The Struts

The Struts

Spirit Animal

Thu · October 25, 2018

Doors: 7:00 pm / Show: 8:00 pm

$25.50 - $30.50 | DAY OF SHOW: $30.50 - $35.50 | PLUS FEES AND TAXES

This event is all ages

In order to select a specific seat versus best available seat option, buyers will need to be on a desktop or laptop computer.

PLEASE NOTE: THE BALCONY IS ONLY ACCESSIBLE BY STAIRS.

The Struts - (Set time: 8:00 PM)
The Struts
Luke Spiller (vocals) - Adam Slack (guitar) - Jed Elliott (bass) - Gethin Davies (drums)


In just a few years, The Struts have found themselves massively embraced by some of the greatest icons in rock-and-roll history. Along with opening for The Rolling Stones, The Who, and Guns N’ Roses, the U.K.-bred four-piece was hand-picked by Mötley Crüe to serve as the supporting act for their last-ever performances, while Dave Grohl praised them as the best band to ever open for Foo Fighters.

After making their full-length debut with 2016’s Everybody Wants, The Struts now return with a new single “Body Talks.” On the song, The Struts let loose with the sing-along-ready and riff-heavy sound they’ve brought to stadiums and arenas all around the world. The blues-spiked track captures what Spiller calls “that moment when you mosey on over to someone on the dancefloor, and the music’s blaring so loud you can’t even talk to each other.”

Formed in Derby, England, in 2012, The Struts almost instantly drew a major following with their outrageous live show, and later made their debut with Have You Heard (a 2015 EP whose lead single “Could Have Been Me” hit #1 on Spotify’s viral chart). Before they’d even put out their first album, the band opened for The Rolling Stones before a crowd of 80,000 in Paris and toured the U.S. on a string of sold-out shows. Known for his lovably swaggering stage presence—the very factor that gave The Struts their name—Spiller soon inspired legendary designers like former Queen costumer Zandra Rhodes to custom-create his lavish and glittering onstage attire. As the frontman points out, that heightened element of spectacle is all a part of the band’s mission of making an unforgettable impact on the crowd. “We believe in giving our absolute all every night, because that’s what our fans deserve,” he says. “The goal is always to get everyone dancing and screaming and shouting, and to make sure they leave dripping in sweat with huge smiles on their faces.”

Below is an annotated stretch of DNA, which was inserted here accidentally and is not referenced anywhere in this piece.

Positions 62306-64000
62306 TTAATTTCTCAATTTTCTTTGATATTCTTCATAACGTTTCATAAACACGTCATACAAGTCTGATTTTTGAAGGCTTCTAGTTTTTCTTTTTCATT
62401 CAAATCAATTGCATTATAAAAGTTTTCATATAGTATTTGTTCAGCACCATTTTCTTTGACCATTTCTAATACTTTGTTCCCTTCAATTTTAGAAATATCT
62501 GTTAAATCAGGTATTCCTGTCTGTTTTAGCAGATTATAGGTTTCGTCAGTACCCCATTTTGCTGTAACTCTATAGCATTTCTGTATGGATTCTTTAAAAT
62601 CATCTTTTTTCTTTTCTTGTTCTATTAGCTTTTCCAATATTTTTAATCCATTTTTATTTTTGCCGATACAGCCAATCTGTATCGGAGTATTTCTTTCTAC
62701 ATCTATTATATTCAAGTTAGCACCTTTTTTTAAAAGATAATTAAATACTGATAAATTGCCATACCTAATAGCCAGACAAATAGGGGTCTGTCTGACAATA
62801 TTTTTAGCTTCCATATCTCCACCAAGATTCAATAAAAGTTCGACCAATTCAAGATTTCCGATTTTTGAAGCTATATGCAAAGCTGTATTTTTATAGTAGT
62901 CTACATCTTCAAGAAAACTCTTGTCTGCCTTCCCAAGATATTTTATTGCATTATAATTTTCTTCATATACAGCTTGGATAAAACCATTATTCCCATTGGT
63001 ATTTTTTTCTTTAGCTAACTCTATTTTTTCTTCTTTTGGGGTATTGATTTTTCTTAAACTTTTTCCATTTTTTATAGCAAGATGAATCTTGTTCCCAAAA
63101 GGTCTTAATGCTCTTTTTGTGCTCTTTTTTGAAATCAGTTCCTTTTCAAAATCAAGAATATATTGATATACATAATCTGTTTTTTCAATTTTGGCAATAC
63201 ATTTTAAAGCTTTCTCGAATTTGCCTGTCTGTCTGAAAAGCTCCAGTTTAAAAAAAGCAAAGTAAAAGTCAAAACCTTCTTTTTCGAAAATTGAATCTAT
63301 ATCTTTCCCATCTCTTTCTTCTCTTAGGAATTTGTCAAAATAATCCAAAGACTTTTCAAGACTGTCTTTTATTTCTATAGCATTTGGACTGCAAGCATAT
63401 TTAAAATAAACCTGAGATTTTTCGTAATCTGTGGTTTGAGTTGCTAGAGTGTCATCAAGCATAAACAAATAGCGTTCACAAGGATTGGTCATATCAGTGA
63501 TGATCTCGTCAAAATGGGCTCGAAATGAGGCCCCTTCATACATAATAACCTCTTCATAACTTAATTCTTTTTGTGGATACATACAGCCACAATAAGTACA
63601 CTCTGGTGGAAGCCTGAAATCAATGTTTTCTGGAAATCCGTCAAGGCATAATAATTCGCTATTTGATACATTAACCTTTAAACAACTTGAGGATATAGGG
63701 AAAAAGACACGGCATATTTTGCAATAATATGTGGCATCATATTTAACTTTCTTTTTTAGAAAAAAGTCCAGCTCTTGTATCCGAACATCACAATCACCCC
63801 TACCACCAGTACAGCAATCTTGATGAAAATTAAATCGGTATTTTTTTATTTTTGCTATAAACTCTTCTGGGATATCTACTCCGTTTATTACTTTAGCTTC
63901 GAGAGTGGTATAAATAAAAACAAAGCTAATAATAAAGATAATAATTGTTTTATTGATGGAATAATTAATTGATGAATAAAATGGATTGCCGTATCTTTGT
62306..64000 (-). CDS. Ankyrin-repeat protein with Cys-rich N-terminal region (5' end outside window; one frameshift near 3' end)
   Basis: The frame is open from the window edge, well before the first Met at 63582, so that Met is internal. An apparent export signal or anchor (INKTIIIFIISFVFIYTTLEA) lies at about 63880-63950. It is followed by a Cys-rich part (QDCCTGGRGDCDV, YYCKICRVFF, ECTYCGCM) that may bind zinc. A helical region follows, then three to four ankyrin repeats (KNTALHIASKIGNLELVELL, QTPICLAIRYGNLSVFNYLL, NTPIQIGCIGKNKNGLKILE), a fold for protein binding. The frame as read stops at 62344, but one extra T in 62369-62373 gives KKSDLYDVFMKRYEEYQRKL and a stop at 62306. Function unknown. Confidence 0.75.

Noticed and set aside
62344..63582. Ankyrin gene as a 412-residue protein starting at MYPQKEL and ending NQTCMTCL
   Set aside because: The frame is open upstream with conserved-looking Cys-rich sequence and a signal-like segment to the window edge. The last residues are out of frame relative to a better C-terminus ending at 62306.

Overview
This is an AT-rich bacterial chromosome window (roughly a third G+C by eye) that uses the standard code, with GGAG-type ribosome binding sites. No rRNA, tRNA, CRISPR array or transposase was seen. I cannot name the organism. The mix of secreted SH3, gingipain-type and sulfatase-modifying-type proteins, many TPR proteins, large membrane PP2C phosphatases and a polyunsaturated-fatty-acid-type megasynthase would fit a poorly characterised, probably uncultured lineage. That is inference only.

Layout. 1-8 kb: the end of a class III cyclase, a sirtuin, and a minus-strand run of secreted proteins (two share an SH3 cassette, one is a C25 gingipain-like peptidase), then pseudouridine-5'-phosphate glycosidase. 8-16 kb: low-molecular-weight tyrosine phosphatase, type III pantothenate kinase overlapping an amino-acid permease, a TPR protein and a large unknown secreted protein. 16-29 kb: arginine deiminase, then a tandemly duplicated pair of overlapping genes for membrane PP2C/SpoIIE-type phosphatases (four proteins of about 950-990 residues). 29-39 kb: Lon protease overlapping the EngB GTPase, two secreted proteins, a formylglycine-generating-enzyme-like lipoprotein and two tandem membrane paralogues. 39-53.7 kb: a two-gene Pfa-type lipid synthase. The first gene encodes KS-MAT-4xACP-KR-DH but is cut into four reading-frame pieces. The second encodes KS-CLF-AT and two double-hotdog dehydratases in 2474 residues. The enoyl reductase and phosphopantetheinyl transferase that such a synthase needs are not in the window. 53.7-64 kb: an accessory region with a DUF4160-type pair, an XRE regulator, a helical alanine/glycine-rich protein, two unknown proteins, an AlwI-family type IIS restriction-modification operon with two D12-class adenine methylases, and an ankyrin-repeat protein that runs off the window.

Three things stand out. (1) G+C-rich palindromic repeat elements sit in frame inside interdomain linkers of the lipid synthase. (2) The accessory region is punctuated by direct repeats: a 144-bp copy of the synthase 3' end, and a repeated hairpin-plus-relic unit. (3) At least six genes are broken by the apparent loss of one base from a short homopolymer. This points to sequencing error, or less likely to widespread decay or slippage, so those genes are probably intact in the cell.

# # #

www.thestruts.com
Spirit Animal
Spirit Animal
As much as music should outlast the times, it should also speak to them.
On Spirit Animal’s 2018 full-length debut, Born Yesterday, the band not only proves
808s and guitars can coexist in harmony, they also craft airtight songs that would
delight in any era. Hailing from Brooklyn, NY, singer Steve Cooper, guitarist Cal
Stamp, drummer Ronen Evron, and bassist Paul Michel make music that both bottles
and transcends the moment.
“Something special happens when you dump a bunch of genres into a blender and
just let it rip,” says Cal. “We want our songs to move in unexpected directions. We’ll
take what we love about Arctic Monkeys or Kendrick Lamar or James Blake and pull
the pieces together into something cohesive, new and fun. Nobody listens to just one
kind of music anymore, so why write that way?”
“Songs come together from every angle,” adds Steve. “Sometimes it’s four guys